I wrote...

The Geeky Chef Cookbook: Real-Life Recipes for Fantasy Foods

By Cassandra Reeder,

Book cover of The Geeky Chef Cookbook: Real-Life Recipes for Fantasy Foods

What is my book about?

Eat your way through the most legendary foods from the worlds of science fiction, fantasy, and more, with over 70 recipes of the most delicious and nerdiest eats as realistically imagined by Cassandra Reeder aka The Geeky Chef. Whether you binge sci-fi TV shows, rewatch cult films, get addicted to MMORPGs, or read all the fantasy book series, The Geeky Chef Cookbook has your fictional food fantasies covered.

Ulverton

By Adam Thorpe,

Book cover of Ulverton

Not just one house, this time, but houses - a whole village in fact.  Adam Thorpe’s dazzlingly inventive novel is the story of a rural community over three and half centuries, narrated by a chorus of different voices.  Human dramas proliferate: love affairs, murders, executions, violent uprisings. But as people come and go, things stay put, outlasting them. An adulterous eighteenth-century lady is confined to her shuttered bed-chamber, forbidden to go down the creaky old stairs. Fifty years later a garrulous carpenter, reminiscing in the pub, describes the cutting of the wooden scroll that finished the banister of the new staircase he and his mates have built in the Hall, once that lady’s home. Two generations later a consumptive young lawyer, taking down the testimony of dozens of Luddite machine-breakers, visits the Hall, notices the stairs, judges them dark and old-fashioned. Time passes again and a 20th-century television cameraman leans…


Who am I?

I’m fascinated by houses and the memories that haunt them. I grew up on a private estate in rural England where my father worked. When I was little I knew a witch. She rode a bicycle, not a broomstick: she cured my warts. The trees I played under were planted when the big house belonged to the 17th-century statesman and historian, Lord Clarendon. I knew storytellers who performed in the local pubs – part of an oral tradition that goes back millennia. I moved to London, but I kept thinking about those rural enclaves where memories are very long. I set my novel in that beautiful, ghost-ridden, peculiar world. 


I wrote...

Peculiar Ground

By Lucy Hughes-Hallett,

Book cover of Peculiar Ground

What is my book about?

It is the 1660s and a wall is being built around a great house. Wychwood is an enclosed world, its gardens adorned with fountains and its park bisected by avenues, a world where everyone has something to hide after decades of civil war. Three centuries later, as another wall goes up overnight, dividing Berlin, there is a house party at Wychwood. It is 1961: the times they are a-changing. 

From the award-winning author of historical works - including The Pike: Gabriele d’Annunzio, which won the Costa Biography Award, the Duff Cooper Prize, and the Samuel Johnson Prize - comes an ambitious, beautiful, and timely novel. Game-keepers and witches, gardeners and property-owners, 17th-century dissidents and 20th-century refuge-seekers people this compelling story about the passage of time, about migration, and about how those who wall others out risk finding themselves walled in.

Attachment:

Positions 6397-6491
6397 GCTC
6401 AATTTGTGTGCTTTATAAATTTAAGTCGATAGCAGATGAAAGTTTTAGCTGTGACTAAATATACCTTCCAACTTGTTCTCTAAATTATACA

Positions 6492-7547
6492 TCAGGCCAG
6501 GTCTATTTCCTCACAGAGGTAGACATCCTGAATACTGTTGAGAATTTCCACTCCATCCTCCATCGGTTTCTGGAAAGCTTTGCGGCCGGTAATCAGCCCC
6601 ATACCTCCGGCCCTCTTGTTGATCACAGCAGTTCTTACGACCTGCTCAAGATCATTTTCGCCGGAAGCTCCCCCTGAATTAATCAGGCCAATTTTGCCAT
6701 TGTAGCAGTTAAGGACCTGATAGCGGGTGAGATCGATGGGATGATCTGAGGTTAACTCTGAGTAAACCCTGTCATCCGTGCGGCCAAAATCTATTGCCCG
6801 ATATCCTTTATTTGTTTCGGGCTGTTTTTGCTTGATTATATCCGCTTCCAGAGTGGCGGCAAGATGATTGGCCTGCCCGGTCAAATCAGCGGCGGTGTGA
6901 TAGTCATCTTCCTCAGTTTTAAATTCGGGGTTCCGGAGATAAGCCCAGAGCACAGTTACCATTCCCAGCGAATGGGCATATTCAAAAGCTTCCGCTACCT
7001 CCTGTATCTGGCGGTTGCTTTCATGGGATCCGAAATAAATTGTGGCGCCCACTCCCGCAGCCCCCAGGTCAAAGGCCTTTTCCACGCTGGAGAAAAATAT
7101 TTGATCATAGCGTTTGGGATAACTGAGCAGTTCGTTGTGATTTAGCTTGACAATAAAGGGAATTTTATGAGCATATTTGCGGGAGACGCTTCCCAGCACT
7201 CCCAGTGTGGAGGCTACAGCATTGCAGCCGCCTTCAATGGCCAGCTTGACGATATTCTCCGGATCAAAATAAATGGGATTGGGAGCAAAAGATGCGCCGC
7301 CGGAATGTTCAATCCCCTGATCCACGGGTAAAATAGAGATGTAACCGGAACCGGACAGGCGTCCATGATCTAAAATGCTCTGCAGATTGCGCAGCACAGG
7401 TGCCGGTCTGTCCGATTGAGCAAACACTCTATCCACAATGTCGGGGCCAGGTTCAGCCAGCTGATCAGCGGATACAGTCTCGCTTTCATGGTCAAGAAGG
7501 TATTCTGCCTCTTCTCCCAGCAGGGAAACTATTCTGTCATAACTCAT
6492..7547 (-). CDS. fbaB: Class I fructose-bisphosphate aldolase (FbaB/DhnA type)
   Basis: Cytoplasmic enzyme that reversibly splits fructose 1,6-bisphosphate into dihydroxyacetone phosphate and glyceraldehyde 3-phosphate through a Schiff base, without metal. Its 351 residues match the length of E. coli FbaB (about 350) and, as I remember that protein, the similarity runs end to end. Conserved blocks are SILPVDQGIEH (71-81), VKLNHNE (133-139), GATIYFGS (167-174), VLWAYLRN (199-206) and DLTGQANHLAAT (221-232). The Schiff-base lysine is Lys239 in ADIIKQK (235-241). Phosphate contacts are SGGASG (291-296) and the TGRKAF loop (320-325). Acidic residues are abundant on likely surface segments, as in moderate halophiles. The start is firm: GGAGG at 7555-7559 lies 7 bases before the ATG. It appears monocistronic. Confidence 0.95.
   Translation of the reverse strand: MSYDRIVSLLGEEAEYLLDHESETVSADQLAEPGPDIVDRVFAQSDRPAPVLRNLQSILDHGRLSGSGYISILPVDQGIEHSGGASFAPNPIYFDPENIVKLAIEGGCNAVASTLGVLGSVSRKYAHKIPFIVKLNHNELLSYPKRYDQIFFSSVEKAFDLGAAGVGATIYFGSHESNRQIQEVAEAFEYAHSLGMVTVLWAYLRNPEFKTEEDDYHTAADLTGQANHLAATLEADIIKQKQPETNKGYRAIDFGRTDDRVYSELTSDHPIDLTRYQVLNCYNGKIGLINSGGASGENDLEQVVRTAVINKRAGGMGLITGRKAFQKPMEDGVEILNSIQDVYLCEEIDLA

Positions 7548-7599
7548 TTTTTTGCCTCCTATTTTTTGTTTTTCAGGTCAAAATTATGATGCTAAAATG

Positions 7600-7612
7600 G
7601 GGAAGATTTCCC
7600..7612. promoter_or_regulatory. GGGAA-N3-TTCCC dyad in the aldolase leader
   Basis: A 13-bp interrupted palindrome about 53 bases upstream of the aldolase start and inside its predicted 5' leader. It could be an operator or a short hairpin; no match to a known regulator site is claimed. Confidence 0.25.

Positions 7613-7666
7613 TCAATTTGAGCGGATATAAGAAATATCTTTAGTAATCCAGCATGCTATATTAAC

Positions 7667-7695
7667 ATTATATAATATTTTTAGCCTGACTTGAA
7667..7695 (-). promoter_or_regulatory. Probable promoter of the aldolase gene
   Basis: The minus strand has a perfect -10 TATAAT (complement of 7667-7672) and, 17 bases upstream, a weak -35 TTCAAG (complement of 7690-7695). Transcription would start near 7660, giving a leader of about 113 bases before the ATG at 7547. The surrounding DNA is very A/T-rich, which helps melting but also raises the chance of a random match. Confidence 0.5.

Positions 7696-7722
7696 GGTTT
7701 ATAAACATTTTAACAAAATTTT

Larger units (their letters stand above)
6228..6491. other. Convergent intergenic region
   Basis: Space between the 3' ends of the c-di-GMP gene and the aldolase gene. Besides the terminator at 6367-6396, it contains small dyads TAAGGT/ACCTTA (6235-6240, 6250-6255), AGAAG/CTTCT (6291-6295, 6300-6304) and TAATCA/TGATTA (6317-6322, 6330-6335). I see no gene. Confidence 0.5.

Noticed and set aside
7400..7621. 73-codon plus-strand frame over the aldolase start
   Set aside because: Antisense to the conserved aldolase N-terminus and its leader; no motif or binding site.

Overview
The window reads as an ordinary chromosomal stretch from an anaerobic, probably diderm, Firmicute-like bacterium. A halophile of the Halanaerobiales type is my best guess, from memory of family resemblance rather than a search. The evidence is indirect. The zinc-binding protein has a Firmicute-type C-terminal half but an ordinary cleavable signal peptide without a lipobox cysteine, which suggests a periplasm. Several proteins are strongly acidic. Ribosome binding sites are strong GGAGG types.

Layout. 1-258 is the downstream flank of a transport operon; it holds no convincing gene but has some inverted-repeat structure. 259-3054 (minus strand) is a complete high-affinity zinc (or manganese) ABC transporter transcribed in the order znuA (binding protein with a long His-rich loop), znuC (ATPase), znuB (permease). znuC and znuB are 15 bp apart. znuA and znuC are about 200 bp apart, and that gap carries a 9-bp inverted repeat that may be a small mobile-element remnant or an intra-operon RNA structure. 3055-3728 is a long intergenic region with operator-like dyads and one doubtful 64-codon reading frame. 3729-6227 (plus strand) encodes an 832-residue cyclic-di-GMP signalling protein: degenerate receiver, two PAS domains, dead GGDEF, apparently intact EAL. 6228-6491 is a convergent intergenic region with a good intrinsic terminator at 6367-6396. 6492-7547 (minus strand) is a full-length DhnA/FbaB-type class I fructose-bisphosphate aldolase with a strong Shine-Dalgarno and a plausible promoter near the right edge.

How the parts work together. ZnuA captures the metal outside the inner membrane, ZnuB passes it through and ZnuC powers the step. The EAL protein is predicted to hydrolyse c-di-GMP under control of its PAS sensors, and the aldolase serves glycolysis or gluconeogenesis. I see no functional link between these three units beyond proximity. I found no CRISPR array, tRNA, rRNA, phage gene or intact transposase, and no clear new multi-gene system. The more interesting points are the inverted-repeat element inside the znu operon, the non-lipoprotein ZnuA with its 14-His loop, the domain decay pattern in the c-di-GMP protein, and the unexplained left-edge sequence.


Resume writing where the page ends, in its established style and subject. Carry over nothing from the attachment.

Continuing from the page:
Never Seduce a Scot

By Maya Banks,

Book cover of Never Seduce a Scot

Eveline has a secret. Her family thinks her daft, but even though she cannot hear, she has taught herself to read lips. She is content to keep her abilities to herself, as it enables her to “hear” all the things people say when they think no one is listening. Unexpectedly, she finds herself betrothed to a rival clan leader, who accepts her begrudgingly, only because she is beautiful. But Eveline is shocked to discover that her new husband’s voice is so deep she can hear him.  

This book is more of a steamy romance than my usual choice, but I love the Scottish setting and the heroine’s bravery and confidence. Even though she is tossed into situations that were not of her choosing, she is strong and smart, and deeply in love, which gives her the strength to make a new life for herself. After finishing this book, I wrote…


Who am I?

I have always been fascinated with stories about women who step outside the norm and accomplish their goals. Books that tell of girls who are shy or insecure, but find inner strength in the face of adversity, inspire me. My mother wasn’t afraid to guide me toward these stories when I was young, and I gave books with this theme to my daughters as well. It doesn’t matter where you start from, it only matters where you think you can go, and I love books that share this idea; especially stories of women who do amazing and unexpected things.  


I wrote...

Love on the Line

By Kirsten Fullmer,

Book cover of Love on the Line

What is my book about?

Andrea leaves the stress and tedium of grad school behind and sets off with her estranged grandpa, Buck, to build a pipeline through the mountains of West Virginia. She hopes to prove herself to Buck and the all-male crew, as well as learn what drove Buck away from the family. 

Most of the guys on the crew aren’t willing to accept Andrea, and Rooster, the handsome and cocky, tie-in foreman, thinks she’s nothing but a distraction. Yet, he is impressed by her work ethic and is drawn to her on many levels. He’s also determined to prove himself to Buck, a pipeline legend, and he knows that messing with Buck’s granddaughter is a bad idea. Will Rooster and Andy take a chance on ruining their credibility in order to be together? 

The Family Upstairs

By Lisa Jewell,

Book cover of The Family Upstairs

A young woman inherits a multi-million-pound house where three people were found dead and four children missing. This was a really easy, smooth read and I couldn’t wait to untangle the past, which includes a toxic friendship and unrequited love, and see if my guesses were correct.


Who am I?

Before becoming a writer I was a divorce lawyer, so I have plenty of personal experience about the dark side of relationships and I admit to a slight obsession with the human psyche, what goes on behind closed doors and beneath people’s façades! Consequently I love to tell stories about relatable characters who get caught up in extraordinary situations, relationships, pressures, dilemmas or crime. I also enjoy performing a literary sleight of hand in my novels and hopefully surprising my readers!


I wrote...

Betray Her

By Caroline England,

Book cover of Betray Her

What is my book about?

Best friends . . . better liars. A dark and addictive psychological thriller about who you can trust, and the damage the past can do. A compelling tale of love, jealousy, betrayal - and a devastating secret at the dark heart of a lifelong friendship.